The concept of time is a tricky one when you live at the bottom of the sea. Is it day? Is it night? Who knows, it’s too dark to tell. Certainly it’s never been much past 1991 in Drexciya‘s Jules Verne-style sub-aquatic fantasy world, the Atlantis-like myth this amorphous Detroit electro outfit perpetuate in a bid to avoid press duty and appear slightly mysterious.
Like ideological and musical affiliates Underground Resistance, Drexciya maintain a strict code of “staying low and staying true”; few interviews, badly drawn pictures of fish and a handful of records during the last eight years means they’re almost by right afforded the prefix of ‘legendary’. And while their part in the creation of sleek, deep bleep techno shouldn’t be overlooked, on second album ‘Neptune’s Lair‘, it seems Drexciya really have had difficulty grasping reality.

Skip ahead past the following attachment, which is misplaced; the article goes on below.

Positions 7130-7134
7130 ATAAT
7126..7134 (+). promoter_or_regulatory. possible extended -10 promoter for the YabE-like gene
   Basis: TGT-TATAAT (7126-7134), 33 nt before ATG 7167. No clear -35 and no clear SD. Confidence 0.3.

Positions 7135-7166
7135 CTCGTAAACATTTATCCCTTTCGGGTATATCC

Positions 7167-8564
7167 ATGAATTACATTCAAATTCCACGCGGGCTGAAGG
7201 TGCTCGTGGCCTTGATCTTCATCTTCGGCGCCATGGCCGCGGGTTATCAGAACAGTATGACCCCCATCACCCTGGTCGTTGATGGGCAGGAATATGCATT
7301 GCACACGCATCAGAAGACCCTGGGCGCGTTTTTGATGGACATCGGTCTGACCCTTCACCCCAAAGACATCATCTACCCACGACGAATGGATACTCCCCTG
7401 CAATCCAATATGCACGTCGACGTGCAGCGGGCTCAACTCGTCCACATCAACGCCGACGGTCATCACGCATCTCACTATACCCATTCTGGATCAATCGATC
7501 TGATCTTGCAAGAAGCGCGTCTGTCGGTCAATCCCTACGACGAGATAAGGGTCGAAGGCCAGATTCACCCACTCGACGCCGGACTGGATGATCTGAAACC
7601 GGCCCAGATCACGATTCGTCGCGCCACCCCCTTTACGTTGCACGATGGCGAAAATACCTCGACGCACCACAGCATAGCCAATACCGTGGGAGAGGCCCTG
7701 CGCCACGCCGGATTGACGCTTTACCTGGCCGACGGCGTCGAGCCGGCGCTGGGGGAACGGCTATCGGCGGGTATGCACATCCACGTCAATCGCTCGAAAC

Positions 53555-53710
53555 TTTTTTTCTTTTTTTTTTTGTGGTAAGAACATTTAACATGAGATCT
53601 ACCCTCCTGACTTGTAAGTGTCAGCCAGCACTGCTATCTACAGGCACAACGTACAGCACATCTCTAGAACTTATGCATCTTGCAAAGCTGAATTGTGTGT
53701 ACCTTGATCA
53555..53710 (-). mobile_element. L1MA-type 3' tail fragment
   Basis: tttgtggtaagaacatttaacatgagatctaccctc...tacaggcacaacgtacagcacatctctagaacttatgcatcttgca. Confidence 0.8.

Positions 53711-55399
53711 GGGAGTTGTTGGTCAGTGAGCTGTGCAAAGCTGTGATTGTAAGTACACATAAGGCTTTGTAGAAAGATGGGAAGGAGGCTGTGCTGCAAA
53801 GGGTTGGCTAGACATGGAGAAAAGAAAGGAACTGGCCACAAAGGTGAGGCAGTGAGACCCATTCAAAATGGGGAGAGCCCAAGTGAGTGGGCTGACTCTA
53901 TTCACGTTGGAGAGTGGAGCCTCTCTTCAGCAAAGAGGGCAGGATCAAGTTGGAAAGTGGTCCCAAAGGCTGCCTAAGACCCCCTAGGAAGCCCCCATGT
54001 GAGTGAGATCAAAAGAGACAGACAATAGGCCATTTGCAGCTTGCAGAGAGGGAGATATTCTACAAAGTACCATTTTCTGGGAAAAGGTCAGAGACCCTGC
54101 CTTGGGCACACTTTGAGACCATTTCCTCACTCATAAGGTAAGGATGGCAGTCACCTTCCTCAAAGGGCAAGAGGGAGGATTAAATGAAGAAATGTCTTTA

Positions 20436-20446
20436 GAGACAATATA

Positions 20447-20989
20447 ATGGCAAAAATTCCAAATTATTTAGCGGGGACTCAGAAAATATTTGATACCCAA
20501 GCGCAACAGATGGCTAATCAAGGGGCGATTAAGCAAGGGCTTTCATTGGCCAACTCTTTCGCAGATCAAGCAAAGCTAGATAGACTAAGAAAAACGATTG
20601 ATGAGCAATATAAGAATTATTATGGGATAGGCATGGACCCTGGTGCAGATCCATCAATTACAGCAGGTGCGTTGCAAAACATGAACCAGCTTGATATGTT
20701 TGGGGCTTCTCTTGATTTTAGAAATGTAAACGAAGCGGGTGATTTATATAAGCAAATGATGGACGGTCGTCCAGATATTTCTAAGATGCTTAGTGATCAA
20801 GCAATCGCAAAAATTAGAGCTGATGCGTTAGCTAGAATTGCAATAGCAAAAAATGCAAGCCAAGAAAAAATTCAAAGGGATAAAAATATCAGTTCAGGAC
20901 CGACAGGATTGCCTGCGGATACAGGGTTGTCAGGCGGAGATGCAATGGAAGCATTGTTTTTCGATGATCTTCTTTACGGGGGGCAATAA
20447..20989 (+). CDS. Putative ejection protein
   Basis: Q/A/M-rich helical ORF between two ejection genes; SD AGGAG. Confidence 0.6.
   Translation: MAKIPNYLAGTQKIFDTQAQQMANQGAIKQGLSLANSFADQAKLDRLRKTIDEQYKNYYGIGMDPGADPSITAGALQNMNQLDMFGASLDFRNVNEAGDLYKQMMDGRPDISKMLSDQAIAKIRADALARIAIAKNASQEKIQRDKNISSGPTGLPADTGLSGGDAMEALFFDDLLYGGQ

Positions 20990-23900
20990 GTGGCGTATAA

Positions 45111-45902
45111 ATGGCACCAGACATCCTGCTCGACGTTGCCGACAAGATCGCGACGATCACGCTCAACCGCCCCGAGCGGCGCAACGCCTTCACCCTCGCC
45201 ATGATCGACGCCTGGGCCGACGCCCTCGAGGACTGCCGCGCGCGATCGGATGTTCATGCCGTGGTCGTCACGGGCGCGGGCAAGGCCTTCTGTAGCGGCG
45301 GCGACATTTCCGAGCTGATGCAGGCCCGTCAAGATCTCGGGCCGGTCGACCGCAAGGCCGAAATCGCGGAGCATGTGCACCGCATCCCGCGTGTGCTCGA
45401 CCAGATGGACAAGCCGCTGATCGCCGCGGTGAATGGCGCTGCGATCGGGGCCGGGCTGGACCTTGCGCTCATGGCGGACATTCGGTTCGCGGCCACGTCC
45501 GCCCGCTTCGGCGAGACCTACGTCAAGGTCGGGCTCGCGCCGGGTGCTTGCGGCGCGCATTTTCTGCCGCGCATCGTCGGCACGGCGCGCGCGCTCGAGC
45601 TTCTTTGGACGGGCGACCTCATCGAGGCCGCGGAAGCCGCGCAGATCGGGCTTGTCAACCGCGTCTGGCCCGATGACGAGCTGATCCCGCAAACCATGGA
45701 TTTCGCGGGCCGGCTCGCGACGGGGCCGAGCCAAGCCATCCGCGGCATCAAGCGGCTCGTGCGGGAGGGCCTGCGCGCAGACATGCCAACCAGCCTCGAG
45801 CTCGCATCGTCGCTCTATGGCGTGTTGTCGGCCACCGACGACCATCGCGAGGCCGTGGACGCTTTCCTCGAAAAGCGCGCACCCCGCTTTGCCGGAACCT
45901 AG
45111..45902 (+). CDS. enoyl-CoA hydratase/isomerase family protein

Defiantly unaffected by recent progress in electronic music, Drexciya stick to the supple electro-funk and brittle techno methods of old, diluting their sound and rarely taking it forward. There are nods to – wow – Kraftwerk (‘Surface Terrestrial Colonization‘) and the occasional bright moment (‘Fusion Flats‘), but too many inoffensive, half-finished sketches and tired ideas quickly date ‘Neptune’s Lair‘, and finds the Drexciyans, professionally speaking, treading water.